Other tests only do top-level render calls (e.g. `render(<App condition={true} />)` then `render(<App condition={false} />)`) which generate brand-new VNode trees with no shared pointers. They did not test renders originating from `setState` calls which go through a different code path and reuse VNode trees which share pointers across the old and new trees.

## The fix

The initial fix for this is to replace `getDomSibling` with a call to `dom.nextSibling` to get the actual next DOM sibling. (I found a situation in which this doesn't work optimally. I'll open a separate PR for that.)

## Final thoughts

One additional thought I have here is that walking through this has given me more confidence in our approach for v11. First, we do unmounts before insertions so we don't have to do this additional DOM pointer checking. Also, by diffing backwards, we ensure that our `_next` pointers are correct when we go to search what DOM element to insert an element before.


Fixes #3814, #3737
fc5758b

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Preact

Fast 3kB alternative to React with the same modern API.

All the power of Virtual DOM components, without the overhead:

  • Familiar React API & patterns: ES6 Class, hooks, and Functional Components
  • Extensive React compatibility via a simple preact/compat alias
  • Everything you need: JSX, VDOM, DevTools, HMR, SSR.
  • Highly optimized diff algorithm and seamless hydration from Server Side Rendering
  • Supports all modern browsers and IE11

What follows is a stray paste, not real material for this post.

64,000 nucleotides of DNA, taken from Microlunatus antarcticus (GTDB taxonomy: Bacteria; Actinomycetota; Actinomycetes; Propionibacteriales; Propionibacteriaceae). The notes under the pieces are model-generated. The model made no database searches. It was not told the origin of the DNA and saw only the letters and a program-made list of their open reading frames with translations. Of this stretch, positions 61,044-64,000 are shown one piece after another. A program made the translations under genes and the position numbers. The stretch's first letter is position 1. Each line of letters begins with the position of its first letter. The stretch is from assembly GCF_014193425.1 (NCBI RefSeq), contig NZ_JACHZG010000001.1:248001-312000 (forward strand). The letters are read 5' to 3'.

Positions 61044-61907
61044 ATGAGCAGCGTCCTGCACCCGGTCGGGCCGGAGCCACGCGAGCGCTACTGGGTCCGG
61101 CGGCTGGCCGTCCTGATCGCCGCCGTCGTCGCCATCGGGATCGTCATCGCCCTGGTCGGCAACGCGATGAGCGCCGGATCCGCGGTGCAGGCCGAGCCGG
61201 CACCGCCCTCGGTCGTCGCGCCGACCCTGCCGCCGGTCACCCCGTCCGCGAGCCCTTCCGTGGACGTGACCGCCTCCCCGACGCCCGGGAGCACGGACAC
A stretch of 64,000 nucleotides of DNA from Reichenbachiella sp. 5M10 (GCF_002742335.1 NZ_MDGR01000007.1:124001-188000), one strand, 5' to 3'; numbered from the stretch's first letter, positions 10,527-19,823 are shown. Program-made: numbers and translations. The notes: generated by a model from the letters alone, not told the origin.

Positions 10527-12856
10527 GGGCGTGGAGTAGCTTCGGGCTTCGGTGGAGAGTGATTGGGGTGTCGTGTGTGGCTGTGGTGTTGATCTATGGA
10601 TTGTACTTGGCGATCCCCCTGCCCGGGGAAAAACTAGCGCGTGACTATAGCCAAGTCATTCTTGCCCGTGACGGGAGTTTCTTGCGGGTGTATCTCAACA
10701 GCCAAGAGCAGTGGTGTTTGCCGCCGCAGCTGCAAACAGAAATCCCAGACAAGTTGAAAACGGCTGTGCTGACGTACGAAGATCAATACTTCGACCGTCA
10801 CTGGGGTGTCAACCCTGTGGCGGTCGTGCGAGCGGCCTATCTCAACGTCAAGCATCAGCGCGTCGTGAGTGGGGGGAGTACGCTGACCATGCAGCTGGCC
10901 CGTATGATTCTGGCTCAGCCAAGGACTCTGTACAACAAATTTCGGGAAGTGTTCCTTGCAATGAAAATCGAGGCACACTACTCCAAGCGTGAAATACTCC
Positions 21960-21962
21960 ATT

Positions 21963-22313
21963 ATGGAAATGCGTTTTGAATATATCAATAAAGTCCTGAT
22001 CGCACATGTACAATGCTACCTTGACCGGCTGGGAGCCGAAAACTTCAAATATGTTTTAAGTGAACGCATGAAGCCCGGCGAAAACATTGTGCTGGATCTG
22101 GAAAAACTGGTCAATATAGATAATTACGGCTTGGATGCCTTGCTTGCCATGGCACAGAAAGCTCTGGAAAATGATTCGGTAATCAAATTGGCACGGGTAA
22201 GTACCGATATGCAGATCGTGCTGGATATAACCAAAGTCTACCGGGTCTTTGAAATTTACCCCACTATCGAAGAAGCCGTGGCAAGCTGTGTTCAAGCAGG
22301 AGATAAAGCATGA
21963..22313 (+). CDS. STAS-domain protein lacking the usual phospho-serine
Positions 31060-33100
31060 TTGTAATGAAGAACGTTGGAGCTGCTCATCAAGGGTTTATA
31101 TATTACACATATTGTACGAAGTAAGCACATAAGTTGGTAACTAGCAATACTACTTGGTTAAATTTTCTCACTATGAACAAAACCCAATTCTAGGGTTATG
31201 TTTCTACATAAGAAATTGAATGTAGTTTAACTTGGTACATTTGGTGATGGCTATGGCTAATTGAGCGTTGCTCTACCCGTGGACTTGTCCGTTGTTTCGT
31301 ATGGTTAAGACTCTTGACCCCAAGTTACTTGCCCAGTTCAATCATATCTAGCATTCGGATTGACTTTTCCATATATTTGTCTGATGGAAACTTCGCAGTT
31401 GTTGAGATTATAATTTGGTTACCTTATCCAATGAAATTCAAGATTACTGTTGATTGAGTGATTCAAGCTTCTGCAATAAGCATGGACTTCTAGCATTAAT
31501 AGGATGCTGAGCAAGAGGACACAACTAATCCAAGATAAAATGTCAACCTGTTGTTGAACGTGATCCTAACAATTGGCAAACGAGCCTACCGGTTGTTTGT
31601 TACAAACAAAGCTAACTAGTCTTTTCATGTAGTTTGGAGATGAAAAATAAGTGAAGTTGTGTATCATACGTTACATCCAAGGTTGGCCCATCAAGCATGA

• Transparent asynchronous rendering with a pluggable scheduler

💁 More information at the Preact Website ➞

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You can find some awesome libraries in the awesome-preact list 😎


Getting Started

💁 Note: You don't need ES2015 to use Preact... but give it a try!

Tutorial: Building UI with Preact

With Preact, you create user interfaces by assembling trees of components and elements. Components are functions or classes that return a description of what their tree should output. These descriptions are typically written in JSX (shown underneath), or HTM which leverages standard JavaScript Tagged Templates. Both syntaxes can express trees of elements with "props" (similar to HTML attributes) and children.

To get started using Preact, first look at the render() function. This function accepts a tree description and creates the structure described. Next, it appends this structure to a parent DOM element provided as the second argument. Future calls to render() will reuse the existing tree and update it in-place in the DOM. Internally, render() will calculate the difference from previous outputted structures in an attempt to perform as few DOM operations as possible.

import { h, render } from 'preact';
// Tells babel to use h for JSX. It's better to configure this globally.
// See https://babeljs.io/docs/en/babel-plugin-transform-react-jsx#usage
// In tsconfig you can specify this with the jsxFactory
/** @jsx h */

// create our tree and append it to document.body:
render(<main><h1>Hello</h1></main>, document.body);

// update the tree in-place:
render(<main><h1>Hello World!</h1></main>, document.body);
// ^ this second invocation of render(...) will use a single DOM call to update the text of the <h1>

Hooray! render() has taken our structure and output a User Interface! This approach demonstrates a simple case, but would be difficult to use as an application grows in complexity. Each change would be forced to calculate the difference between the current and updated structure for the entire application. Components can help here – by dividing the User Interface into nested Components each can calculate their difference from their mounted point. Here's an example:

import { render, h } from 'preact';
import { useState } from 'preact/hooks';

/** @jsx h */

const App = () => {
	const [input, setInput] = useState('');

	return (
		<div>
			<p>Do you agree to the statement: "Preact is awesome"?</p>
			<input value={input} onInput={e => setInput(e.target.value)} />
		</div>
	)
}

render(<App />, document.body);

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License

MIT

Preact